November 2006: SISTER LENORE BARANCZYK (entered eternal life on July 14, 2014)
(Sister Lenore is seated in front of a stained glass window from the original St. Nicholas Hospital, Sheboygan, WI where she served as Administrator. It is now displayed at St. Francis Convent, Springfield, IL.)
Story begins in Wisconsin
On August 25, 1919 John and Mary Baranczyk of Hofa Park, WI received a gift from God – a daughter. They named her Anna but little did they know that God would invite this child to choose religious life and take the name of Sister Lenore.
“There were 14 children in my family, I was the second youngest, and we lived on a 160 acre farm where work was always plentiful,” Sister Lenore said. She spent a lot of her time working in the garden and fields during the harvesting time and she drove horses and later the tractor, bringing the produce to the barn and silo.
Life-changing opportunity begins in Green Bay, WI
To earn money during the winter, she took a job at St. Vincent’s Hospital (Green Bay, WI) when she was 17 years old. At first she worked in the kitchen, as a maid on the surgical floor, and later as an aide helping with patient care. “I was happy to receive $4.25 per week and thrilled when it was increased to $5.50 after six months,” she said with a laugh.
It was during this time that she became acquainted with the Hospital Sisters of St. Francis and she also lived among them in the girl’s home at the hospital. Shortly after beginning her job, the Superior made arrangements for a visit the Motherhouse in Springfield, IL. Tony Auskis, a hospital employee, drove Sister Lenore and the other girls to the Motherhouse - a visit that changed Sister Lenore’s life. She felt that God spoke to her through the hospitality of the Sisters, the peace of the grounds, and the beauty of the Adoration Chapel.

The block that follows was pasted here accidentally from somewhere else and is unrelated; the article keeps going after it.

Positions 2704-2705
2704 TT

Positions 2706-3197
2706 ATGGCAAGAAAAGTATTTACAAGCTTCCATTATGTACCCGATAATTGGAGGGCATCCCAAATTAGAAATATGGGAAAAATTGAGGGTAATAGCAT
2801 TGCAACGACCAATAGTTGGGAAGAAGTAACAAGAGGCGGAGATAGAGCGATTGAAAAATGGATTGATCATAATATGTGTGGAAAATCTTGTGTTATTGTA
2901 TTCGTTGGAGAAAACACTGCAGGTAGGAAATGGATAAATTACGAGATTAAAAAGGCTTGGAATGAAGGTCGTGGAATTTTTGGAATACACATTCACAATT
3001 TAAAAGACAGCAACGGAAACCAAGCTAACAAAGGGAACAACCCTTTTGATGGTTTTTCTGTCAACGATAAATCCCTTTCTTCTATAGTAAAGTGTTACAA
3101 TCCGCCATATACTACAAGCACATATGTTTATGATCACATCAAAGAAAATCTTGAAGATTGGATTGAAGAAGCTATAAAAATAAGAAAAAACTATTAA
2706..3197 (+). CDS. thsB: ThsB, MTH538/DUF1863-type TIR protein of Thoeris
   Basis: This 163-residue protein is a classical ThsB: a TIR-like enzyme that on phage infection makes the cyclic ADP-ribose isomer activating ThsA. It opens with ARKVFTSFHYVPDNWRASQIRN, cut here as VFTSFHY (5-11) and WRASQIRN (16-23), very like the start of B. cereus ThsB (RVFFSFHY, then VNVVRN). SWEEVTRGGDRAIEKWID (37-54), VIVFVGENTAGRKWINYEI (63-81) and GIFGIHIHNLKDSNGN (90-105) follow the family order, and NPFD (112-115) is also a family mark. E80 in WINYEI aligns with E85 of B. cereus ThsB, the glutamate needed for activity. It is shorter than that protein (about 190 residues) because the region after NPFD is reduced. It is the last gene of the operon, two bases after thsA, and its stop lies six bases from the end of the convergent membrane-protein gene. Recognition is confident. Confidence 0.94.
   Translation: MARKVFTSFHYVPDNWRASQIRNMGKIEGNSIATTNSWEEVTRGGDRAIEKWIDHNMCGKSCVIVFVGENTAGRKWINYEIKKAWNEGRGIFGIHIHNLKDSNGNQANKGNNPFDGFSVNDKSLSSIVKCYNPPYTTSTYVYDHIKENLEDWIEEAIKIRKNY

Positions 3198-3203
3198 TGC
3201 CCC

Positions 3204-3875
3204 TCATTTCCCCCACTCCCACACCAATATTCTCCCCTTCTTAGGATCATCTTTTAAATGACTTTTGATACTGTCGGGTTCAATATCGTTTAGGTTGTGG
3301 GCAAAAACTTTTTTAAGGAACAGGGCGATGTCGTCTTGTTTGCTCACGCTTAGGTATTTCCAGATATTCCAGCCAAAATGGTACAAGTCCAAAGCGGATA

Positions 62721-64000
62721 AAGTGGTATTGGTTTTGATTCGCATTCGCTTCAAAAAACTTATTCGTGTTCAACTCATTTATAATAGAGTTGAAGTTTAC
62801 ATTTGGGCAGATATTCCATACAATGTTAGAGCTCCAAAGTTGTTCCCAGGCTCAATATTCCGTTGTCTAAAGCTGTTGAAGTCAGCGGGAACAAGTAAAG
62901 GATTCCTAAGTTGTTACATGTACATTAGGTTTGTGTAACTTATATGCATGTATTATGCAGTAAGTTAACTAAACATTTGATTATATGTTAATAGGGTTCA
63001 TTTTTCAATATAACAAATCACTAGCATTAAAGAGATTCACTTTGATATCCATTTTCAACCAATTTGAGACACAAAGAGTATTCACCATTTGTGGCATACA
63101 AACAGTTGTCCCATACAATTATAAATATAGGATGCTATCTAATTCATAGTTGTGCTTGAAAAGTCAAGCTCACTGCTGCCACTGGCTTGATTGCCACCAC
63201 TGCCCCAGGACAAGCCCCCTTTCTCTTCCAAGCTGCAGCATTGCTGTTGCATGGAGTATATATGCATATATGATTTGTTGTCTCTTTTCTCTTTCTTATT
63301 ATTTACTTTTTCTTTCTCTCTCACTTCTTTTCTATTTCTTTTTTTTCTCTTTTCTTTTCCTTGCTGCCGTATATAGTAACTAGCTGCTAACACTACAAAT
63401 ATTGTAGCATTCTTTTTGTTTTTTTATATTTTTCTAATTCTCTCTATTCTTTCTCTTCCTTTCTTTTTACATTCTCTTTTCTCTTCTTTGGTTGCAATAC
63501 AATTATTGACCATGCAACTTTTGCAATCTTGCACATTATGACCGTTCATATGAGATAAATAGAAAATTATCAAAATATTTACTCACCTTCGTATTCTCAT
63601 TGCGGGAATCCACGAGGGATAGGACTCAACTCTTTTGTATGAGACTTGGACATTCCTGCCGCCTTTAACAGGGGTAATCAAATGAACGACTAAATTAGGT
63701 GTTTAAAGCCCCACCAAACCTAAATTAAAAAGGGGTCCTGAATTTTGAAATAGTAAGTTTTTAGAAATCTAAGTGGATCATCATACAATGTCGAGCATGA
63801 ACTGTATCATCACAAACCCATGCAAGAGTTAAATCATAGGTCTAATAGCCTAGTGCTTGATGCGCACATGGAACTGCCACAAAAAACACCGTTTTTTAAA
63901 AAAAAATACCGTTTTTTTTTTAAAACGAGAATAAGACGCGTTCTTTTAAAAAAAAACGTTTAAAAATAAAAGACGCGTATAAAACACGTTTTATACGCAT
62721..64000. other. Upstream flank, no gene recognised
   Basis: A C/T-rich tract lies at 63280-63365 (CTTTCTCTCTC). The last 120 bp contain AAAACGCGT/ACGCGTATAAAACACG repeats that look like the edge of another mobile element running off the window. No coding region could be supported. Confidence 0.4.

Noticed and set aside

Upon returning to Green Bay, Sister Lenore discerned about what God was asking of her. “I entered the convent on February 2, 1939 and while I felt a calling, I also told myself that if I did not like it I could always go back home,” she said. But she trusted in God and made her Final Profession in 1946. That same year she went to St. John’s Hospital, Springfield, IL for nursing education.
Traveling the roads of Chicago
After graduation, she remained at St. John’s for a short time and then went to Chicago with two Sisters to start a home nursing program. “Our place was called Alverna Home Nursing Center on 51st and Bishop Street and we did not know our way around Chicago. So we set out to visit our first patient who lived on the east side but somehow the bus took us to the west side. Unfortunately, we never saw the patient that day and just gave up trying to find his house. However, I knew there just had to be another way to get around Chicago and so I got a map and studied the bus route. After that, I did just fine for four years in the city,” she said with a grin.
Experiences in Missouri